You can also import the key from a keyserver, much like the export we described above. You do need to actually go to the keyserver to find the Hex KeyID though, or A856F98C in this example, which is Packet Storm Security's key.
-bash-3.2$ gpg --keyserver keys.nayr.net --recv-keys A856F98C
gpg: requesting key A856F98C from hkp server keys.nayr.net
gpg: key A856F98C: public key "Packet Storm Security " imported
gpg: 3 marginal(s) needed, 1 complete(s) needed, classic trust model
gpg: depth: 0  valid:   4  signed:   0  trust: 0-, 0q, 0n, 0m, 0f, 4u
gpg: Total number processed: 1
gpg:               imported: 1

The Web Of Trust
The beautiful thing about GnuPG (and other PGP-based solutions) is that you can create a "web of trust" with friends and colleagues using a keyserver. Basically, you have other GnuPG users you know sign your key. This means that they have certified that a public key belongs to you. With enough signatures on your public key, this makes it more difficult for an impostor to masquerade as you. The GNU Privacy Handbook's section on Building Your Web Of Trust explains it in more detail.

In the examples I've shown importing keys, you can see some information about depth, trust, signed, and the like. I won't get too deep into this, just enough to get you started because the above link really is a good read.

If someone sends you a public key, you can't 100% trust that it is theirs, especially if it's someone you do not know well or in person. It may belong to an imposter who has registered a convincing email address and has created their own key. Communication that you encrypt for the person you believe you're talking to could actually fall into unintended hands. It is for this reason that key signatures come in handy.

Fingerprints are cryptographic hashes that can be used to authenticate the key, but are short enough that one can scrawl them onto a napkin or the back of a business card. If you have verified the fingerprint of a person's key while you're there in person, you can verify that fingerprint against the key when you receive the key from them (or from a key server) later on. Once you verify that the key is authentic, you can "sign" it and then re-upload it to the keyserver. This means that you have personally vouched for the key's authenticity. If enough people vouch for one another's keys, the Web Of Trust is formed. Any person who may not know someone well enough to trust the key can see that several people vouch for the authenticity of the key. Perhaps one of the signers is even a mutual friend.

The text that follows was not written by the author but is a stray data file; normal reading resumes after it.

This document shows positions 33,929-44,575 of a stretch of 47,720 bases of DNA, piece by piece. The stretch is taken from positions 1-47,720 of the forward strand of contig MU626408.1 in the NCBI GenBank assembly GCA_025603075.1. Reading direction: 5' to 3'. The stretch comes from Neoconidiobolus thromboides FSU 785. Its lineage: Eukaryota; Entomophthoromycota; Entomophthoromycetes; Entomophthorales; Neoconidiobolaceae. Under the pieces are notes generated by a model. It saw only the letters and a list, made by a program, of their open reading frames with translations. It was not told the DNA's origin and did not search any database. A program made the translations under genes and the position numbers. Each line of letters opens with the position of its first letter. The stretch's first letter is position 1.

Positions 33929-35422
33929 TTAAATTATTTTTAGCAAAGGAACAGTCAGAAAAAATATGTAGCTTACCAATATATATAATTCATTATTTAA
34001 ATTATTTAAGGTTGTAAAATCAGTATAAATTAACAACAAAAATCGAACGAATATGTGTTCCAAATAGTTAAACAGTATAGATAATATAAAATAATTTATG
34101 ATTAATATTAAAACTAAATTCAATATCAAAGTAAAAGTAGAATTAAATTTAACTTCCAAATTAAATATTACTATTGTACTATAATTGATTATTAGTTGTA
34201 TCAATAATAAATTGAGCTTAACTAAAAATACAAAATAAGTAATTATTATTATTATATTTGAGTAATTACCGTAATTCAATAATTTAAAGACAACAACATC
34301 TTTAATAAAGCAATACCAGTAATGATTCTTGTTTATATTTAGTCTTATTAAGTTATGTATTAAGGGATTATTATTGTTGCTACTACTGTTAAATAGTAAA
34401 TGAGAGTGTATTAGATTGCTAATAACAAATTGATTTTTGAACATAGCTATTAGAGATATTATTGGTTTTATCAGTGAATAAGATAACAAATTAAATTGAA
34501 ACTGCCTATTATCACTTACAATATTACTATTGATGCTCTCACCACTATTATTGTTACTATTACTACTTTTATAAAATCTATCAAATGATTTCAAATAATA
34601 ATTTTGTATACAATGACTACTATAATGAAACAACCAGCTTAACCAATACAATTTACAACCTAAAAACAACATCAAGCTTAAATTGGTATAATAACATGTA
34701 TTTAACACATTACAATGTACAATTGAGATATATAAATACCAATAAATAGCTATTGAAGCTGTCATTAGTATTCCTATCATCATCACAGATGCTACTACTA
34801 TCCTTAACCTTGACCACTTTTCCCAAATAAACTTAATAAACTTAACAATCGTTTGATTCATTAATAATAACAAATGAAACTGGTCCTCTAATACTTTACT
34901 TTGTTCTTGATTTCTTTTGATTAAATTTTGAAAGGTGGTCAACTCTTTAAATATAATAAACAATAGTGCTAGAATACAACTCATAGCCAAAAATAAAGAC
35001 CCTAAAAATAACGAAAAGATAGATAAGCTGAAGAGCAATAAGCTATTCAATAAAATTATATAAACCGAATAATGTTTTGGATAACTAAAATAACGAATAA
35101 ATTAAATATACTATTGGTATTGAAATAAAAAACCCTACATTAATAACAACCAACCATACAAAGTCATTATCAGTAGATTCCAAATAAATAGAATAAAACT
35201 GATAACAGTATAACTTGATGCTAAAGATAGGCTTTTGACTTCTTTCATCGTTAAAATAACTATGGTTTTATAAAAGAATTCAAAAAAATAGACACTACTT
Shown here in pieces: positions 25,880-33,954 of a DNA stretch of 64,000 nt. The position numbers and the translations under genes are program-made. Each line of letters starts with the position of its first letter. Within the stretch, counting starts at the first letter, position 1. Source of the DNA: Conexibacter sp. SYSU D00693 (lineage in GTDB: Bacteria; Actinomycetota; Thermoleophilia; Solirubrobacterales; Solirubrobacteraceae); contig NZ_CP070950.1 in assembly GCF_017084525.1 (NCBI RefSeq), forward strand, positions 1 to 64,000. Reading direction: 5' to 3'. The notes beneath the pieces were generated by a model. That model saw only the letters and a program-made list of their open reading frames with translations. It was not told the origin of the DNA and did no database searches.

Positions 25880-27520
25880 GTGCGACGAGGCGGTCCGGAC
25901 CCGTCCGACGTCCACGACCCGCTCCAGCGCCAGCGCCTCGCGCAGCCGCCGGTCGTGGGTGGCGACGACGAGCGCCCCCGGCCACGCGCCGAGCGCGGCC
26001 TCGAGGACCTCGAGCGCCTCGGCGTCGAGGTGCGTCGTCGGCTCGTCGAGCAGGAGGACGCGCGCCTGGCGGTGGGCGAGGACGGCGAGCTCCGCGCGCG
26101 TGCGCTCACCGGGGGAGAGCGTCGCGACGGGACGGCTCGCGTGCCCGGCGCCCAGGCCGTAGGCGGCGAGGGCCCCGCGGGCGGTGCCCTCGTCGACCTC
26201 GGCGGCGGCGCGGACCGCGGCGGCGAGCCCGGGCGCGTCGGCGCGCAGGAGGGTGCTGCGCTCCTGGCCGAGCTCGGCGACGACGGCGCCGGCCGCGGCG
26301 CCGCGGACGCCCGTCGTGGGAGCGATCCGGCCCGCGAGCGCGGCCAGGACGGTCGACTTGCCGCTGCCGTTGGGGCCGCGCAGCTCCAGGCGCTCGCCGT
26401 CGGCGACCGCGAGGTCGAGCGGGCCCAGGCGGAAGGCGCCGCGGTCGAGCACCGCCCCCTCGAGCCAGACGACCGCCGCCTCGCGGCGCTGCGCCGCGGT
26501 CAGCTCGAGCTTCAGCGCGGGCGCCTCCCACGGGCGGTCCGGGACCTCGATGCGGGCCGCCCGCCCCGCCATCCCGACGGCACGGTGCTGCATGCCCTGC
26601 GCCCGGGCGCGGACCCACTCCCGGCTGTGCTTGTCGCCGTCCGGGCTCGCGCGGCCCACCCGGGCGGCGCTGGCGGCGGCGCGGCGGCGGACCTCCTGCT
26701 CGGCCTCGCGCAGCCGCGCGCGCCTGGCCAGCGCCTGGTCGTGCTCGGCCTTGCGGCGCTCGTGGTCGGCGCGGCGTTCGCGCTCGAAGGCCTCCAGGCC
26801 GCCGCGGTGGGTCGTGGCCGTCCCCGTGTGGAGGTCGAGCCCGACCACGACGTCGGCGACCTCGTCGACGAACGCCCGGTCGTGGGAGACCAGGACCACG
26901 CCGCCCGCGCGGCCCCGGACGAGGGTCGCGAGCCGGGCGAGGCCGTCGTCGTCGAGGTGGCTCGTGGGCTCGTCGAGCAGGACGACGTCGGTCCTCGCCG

Key Signing
Signing is pretty easy:

You import a key from a keyserver (see example above)

You sign the key: gpg --sign-key [KeyID] (you'll be prompted for your passphrase)

You export the key back to the keyserver (see example above)

Key-Signing Parties
Throwing a Key-Signing party is a geeky way to vastly increase the size of your Web Of Trust and maybe interest others in encryption.

If you're going to try to get some people together to sign one another's keys (say, your local hackerspace, the 2600 participants, or your colleagues in the office), you should have a few things in place:
  1. Every participant's public key should be uploaded to an agreed-upon keyserver or synchronizing keyserver network.
  2. Every participant should have their hex KeyID, Name/Email and public key fingerprint written down or printed out. It's easier if participants print out several copies per page of paper (as shown in the photo) and cut them into strips to hand out to other participants.
  3. All the participants should know one another and be able to verify each other's identity. You don't need to flash Drivers' Licenses and compare them to the real name on the key, but it wouldn't hurt.
My Keysigning Party Paper just repeats the following block of text as produced by gpg --fingerprint [keyID]:
pub   rsa3072 2021-07-18 [SC] [expires: 2031-07-16]
29A2 4961 E62E DC91 AC9B 5FED 6421 2F30 5A35 5321
uid [ultimate] Noah Axon (Main GMail) <focushacks@gmail.com>
uid [ultimate] ax0n@h-i-r.net <ax0n@h-i-r.net>
sub rsa3072 2021-07-18 [E] [expires: 2031-07-16]

Participants basically make their rounds, gathering key information from every other person in the group. Then, everyone imports everyone else's key from the keyserver and verifies that the fingerprints and e-mail addresses match the ones they were given in person. After that, sign all the keys, and export the keys back to the keyserver.

Yes, this is a manually intensive process.